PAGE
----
A problem for VMware: If it’s “good enough” then why pay more?

I have often commented to my coworkers that VMware is facing a “good enough” problem.  Even though I believe in VMware and their software, I’ve said there is day coming soon that competing products will be “good enough” and customers will no longer see the need to buy VMware’s vSphere suite, even though it is the better and more stable technology.  As a customer, I might put up with an occasional glitch or headache from the competitor if I didn’t have to pay much higher prices for similar technology.  And looking at how much Windows is deployed on VMware, there is a serious threat to consolidate it all to Microsoft and their famous Enterprise Agreement as we move forward.    As a customer, I might overlook a feature here or there that does not exist, even if its a feature I would make use of.

I am not a VMware basher, just the opposite actually.  I serve as a primary VMware advocate in my company.   But, my company has not embraced the vCloud vision of VMware.   I am a VCP3 and VCP4 and hope to be a VCP5 in the near future.  I know their products well and use them on a daily basis, both at work (vSphere) and at home (Fusion).  But it is harder for me to make a technical or business case for their product.  The first issue is cost.  The second is the “good enough” factor, since we are not using some of the additional value they have added to their product in vSphere 4 and 5.

There are already good cases in the datacenter where all the advanced VMware features don’t matter, and in those cases my company has already adopted XenServer as a secondary hypervisor.  And XenServer works well, which becomes a problem.  We have proven its ability to run our workloads and consolidate servers.    In some cases, the applications we run on it were built with high availability and fail-over and the tried and true VMware features like clustering, HA and DRS do not matter, specifically our XenApp servers .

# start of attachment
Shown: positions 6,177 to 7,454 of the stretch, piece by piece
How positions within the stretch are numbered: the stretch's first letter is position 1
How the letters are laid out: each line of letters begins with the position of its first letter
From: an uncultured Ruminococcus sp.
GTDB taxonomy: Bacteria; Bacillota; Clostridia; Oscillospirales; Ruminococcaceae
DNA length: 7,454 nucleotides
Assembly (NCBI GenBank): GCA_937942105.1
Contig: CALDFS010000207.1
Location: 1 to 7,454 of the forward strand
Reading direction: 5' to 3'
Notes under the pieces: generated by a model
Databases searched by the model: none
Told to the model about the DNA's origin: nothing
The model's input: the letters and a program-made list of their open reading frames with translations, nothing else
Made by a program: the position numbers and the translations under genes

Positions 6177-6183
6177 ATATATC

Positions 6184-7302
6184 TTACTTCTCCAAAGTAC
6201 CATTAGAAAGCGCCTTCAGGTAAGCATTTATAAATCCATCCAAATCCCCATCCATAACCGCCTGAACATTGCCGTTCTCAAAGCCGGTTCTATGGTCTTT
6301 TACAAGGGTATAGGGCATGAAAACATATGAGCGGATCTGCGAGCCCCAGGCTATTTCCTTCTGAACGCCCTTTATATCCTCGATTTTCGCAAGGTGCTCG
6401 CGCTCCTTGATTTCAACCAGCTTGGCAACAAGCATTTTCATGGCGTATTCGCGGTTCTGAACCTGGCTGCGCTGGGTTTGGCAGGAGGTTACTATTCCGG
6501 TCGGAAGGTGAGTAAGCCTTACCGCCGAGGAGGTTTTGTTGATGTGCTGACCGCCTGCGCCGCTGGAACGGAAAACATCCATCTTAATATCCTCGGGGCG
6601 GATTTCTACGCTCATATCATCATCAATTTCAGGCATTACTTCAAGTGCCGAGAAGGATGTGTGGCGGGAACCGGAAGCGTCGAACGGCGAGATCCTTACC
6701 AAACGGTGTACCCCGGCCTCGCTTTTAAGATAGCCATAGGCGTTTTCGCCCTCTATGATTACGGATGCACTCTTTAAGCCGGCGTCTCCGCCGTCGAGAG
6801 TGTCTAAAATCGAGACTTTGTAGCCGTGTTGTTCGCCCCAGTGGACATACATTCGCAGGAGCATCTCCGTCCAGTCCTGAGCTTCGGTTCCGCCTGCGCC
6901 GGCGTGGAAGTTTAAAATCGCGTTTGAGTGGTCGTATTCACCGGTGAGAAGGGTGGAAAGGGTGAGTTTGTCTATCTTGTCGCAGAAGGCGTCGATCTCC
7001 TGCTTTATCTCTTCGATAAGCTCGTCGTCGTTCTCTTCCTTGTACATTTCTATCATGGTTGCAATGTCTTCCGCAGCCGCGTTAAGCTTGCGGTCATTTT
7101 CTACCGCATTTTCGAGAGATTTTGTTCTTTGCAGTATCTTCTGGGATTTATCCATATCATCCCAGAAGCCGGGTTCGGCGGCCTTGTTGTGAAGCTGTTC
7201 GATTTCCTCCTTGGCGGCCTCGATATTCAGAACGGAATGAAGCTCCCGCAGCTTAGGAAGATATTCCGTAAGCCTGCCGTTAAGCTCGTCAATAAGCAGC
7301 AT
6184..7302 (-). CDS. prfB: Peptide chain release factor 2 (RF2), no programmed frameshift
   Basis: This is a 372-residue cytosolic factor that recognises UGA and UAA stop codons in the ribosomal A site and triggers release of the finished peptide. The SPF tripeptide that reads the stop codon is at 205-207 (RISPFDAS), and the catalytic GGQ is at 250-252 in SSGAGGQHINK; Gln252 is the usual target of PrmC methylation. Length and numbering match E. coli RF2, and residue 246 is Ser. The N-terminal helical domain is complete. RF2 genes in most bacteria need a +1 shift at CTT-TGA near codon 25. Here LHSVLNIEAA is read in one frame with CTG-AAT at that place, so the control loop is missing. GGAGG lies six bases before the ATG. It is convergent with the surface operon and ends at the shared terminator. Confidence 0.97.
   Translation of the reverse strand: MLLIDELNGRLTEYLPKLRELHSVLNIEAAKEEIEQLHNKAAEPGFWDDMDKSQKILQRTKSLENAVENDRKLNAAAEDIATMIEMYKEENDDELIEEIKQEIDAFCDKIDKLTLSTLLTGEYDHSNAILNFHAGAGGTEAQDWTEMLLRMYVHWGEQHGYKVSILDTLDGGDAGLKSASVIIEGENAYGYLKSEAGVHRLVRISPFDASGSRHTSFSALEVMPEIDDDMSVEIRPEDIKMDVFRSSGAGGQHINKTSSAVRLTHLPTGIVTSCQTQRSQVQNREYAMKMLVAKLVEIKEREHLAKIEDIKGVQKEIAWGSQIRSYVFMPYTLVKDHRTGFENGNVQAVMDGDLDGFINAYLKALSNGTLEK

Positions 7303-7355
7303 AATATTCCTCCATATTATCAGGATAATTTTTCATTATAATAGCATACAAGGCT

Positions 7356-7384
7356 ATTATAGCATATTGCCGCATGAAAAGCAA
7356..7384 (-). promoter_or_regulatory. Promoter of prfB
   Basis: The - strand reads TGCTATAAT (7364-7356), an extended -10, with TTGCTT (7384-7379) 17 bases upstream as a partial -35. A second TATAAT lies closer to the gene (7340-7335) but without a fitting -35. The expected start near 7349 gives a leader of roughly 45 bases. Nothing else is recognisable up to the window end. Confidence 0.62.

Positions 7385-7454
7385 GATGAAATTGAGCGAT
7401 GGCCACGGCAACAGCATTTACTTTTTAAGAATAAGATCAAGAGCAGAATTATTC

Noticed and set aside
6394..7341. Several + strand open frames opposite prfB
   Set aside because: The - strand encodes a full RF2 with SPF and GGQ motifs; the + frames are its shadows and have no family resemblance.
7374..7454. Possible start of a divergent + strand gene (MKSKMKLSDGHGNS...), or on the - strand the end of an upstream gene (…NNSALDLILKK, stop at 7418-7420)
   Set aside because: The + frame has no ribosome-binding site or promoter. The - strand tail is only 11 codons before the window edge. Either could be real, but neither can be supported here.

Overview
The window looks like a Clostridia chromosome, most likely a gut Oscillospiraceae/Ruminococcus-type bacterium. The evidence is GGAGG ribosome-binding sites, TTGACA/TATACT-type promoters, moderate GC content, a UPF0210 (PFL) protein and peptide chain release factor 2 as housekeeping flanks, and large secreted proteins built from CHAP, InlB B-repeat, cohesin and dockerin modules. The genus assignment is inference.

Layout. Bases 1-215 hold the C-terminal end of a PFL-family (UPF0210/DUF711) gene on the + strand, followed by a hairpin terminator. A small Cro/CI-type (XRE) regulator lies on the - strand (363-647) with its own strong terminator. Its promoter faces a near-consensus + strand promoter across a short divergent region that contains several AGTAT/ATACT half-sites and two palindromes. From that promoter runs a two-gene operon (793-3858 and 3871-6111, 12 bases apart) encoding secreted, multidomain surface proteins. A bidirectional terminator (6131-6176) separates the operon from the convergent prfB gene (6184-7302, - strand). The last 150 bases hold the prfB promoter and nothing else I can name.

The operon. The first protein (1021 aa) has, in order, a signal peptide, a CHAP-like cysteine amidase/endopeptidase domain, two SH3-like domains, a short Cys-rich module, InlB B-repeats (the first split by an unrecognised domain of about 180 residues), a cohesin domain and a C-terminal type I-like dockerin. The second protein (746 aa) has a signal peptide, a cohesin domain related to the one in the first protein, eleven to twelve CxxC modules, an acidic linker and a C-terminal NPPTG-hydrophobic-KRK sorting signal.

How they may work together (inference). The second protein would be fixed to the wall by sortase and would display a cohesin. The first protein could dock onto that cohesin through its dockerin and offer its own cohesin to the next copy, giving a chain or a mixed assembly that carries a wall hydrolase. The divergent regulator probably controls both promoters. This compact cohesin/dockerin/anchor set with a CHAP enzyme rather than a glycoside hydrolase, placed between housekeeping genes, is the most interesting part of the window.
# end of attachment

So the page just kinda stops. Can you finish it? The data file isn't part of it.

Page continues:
In other some ways, VMware is erroding the existing value of their vSphere product suite by pulling features its customers are using.  The primary reason I have heard to do this is because there is overlap with new products they have purchased or developed.  Guest patch management is an example of this.  Since their Configuration Management product handles patch management, a feature that has existed in vSphere for two generations, Update Manager is now being downgraded to only patch vSphere hosts.  But the kicker in this case is that Configuration Manager does much more than patch management and is priced as such.  We aren’t seeking the additional features and VMware has priced themselves out of the game for us.

VMware’s decision on patch management leaves companies with a big void to fill.  But no solution, including the VMware Configuration Manager, fills the void as seamlessly as the Update Manager product that once patched my systems.  Because we have firewalls in between our vCenter and hosts, Update Manager worked well because it used the same vCenter ports for patching.  Configuration Manager and other solutions do not, which is actually kind of a pain.